’s Mark Kurowski reflects on What we should do with all of our stuff.  How does the Feeding of the Five Thousand give us insight on how to live our lives?   Please read Matthew 14:13-21.

For, this is Mark Kurowski with a reflection for Sunday, 7/31/2011The 18th Sunday of Ordinary Time.
Please pause this audio and read Matthew 14:13-21.
Jesus is the Lord.  He gives us abundance out of his compassion.  He wants us to give from that abundance to others.
Whenever I read the story of the “Feeding of the Five Thousand” as we like to call it, I am amazed by the magnitude of the event.  Here are these people who cannot get enough of this guy Jesus that when they hear of him leaving across a lake, they follow him on the land.  They take the long way around to see him and hear him.  They come after Jesus to be fed spiritually, but he surprises them.  Not only does he feed them spiritually, he provides for their physical well being.
The magnitude of the whole event is incredible.  Matthew makes the point of telling us that there were “five thousand men not counting the women and children.”  Well, let’s see, if you count two thirds of those men as being married and having the normal number of children for that age, which is four, then we would have, oh, a bunch.  So, if we were to be more accurate, we would call this the “Feeding of the More than Five Thousand.”
Anyway, it is interesting to read the commentaries on this subject.  The New Interpreter’s Bible recalls how the scholars of the twentieth century have interpreted this “miracle story.”  One “high-powered scholar” said that the miracle is one of sharing.  It is one where the disciples share what meager means they have brought and it shames everyone else into sharing what they would have otherwise horded.  Now, before we scoff at this guy, I want to ask you, how many here believe that the feeding of the five thousand could really happen here and now?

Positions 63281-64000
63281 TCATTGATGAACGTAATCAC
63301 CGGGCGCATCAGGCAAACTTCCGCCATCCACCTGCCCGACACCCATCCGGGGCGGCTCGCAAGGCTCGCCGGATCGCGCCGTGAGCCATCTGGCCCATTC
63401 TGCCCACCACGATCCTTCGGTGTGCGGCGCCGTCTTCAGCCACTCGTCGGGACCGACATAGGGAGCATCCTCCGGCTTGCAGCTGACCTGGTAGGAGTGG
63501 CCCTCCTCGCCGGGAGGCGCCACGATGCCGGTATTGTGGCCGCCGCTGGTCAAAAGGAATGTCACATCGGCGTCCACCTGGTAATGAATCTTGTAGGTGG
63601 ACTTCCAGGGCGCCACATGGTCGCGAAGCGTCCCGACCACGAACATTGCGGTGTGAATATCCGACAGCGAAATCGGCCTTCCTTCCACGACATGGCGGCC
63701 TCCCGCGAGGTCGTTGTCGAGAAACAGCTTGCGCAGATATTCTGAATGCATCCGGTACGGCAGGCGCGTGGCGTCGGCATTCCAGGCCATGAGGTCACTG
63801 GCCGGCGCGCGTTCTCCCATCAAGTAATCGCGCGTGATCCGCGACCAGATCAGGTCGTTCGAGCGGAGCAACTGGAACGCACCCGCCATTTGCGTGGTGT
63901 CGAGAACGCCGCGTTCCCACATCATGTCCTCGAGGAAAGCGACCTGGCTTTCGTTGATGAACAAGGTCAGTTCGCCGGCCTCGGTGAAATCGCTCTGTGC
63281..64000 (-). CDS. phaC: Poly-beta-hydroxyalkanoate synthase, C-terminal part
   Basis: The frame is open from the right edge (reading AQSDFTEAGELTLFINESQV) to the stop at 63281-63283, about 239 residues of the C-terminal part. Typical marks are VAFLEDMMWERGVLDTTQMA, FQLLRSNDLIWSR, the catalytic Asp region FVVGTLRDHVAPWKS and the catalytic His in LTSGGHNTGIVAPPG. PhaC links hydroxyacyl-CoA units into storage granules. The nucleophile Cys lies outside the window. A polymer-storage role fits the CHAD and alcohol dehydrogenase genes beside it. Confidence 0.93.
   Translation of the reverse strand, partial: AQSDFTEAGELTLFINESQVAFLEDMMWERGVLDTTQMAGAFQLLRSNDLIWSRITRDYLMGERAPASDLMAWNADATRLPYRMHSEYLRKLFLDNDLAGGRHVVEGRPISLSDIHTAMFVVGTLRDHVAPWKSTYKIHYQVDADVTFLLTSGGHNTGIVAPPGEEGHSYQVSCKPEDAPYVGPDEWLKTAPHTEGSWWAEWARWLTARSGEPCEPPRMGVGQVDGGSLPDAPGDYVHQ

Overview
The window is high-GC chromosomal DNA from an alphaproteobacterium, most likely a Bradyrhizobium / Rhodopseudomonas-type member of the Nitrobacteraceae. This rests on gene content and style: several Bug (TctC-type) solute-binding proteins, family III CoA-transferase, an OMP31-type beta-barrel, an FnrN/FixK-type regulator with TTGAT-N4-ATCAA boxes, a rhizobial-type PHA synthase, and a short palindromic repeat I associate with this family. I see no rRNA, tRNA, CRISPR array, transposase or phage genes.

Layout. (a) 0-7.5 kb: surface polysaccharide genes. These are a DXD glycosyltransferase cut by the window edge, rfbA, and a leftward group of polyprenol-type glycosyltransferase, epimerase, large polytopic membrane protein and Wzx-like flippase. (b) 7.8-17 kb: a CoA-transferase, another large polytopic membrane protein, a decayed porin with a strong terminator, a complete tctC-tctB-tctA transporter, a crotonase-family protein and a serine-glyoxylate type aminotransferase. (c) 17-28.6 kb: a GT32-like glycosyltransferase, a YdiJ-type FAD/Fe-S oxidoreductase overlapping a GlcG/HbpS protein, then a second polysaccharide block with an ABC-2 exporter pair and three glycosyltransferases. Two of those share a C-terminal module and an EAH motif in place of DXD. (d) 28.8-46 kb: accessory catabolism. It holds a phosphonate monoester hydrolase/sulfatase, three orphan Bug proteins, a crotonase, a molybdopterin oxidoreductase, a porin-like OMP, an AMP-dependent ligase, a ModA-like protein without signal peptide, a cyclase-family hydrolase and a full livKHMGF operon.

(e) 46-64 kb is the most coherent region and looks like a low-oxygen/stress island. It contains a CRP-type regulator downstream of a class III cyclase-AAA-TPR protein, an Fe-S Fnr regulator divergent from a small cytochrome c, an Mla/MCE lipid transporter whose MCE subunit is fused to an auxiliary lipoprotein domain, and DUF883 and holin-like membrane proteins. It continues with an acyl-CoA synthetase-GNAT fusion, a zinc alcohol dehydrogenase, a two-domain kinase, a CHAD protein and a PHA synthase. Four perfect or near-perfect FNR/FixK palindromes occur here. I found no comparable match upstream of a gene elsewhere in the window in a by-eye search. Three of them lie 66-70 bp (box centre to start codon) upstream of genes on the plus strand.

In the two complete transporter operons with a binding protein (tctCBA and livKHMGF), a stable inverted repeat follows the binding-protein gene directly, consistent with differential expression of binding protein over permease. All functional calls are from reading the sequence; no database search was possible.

We doubt it could happen because of our need to use ourselves as the experimental mean.  We tend to think that if we cannot do it, then it is not possible.  I would have never thought it possible that a butterfly could be caught by its wings until my oldest, when he was four years old, brought one to me with its wings between his little chubby fingers.  He has done this several times since that time.  We are just being plain silly if we think that Jesus is constrained by his humanity.  Jesus is, after all, both human and divine.  Please open up your Bibles to the first four verses of the Gospel of John.  Please pause the audio to do so.
“In the beginning was the Word and the Word was with God.  The Word was God.  He was in the beginning with God.  All things came into being through him, and without him not one thing came into being.”
Moving on to verse 14:
“And the Word became flesh and lived among us.”
Jesus is the Word of God.  He is the Second Person of the Trinity who was with God and who is God.  Through the Second Person of the Trinity all things were made.  Genesis says that God created by speaking.  We believe that he spoke the divine Word, the Word who later became flesh and dwelt among us, the one and the same Jesus.  He is human, yes, but we must not forget that he is the One True God!
Who of us knows what the term “ex nihilo” means?  For Christians it holds incredible significance.  “Ex nihilo” means “out of nothing.”  This is what the heavens and the earth were created out of, out of nothing!  Through the Word “all things came into being.”  Look around you.  Everything you see was created either directly through him, or through things which were created through him, out of nothing.  There is nobody nowhere who can take nothing and make something.  That is, unless that “no body” is God.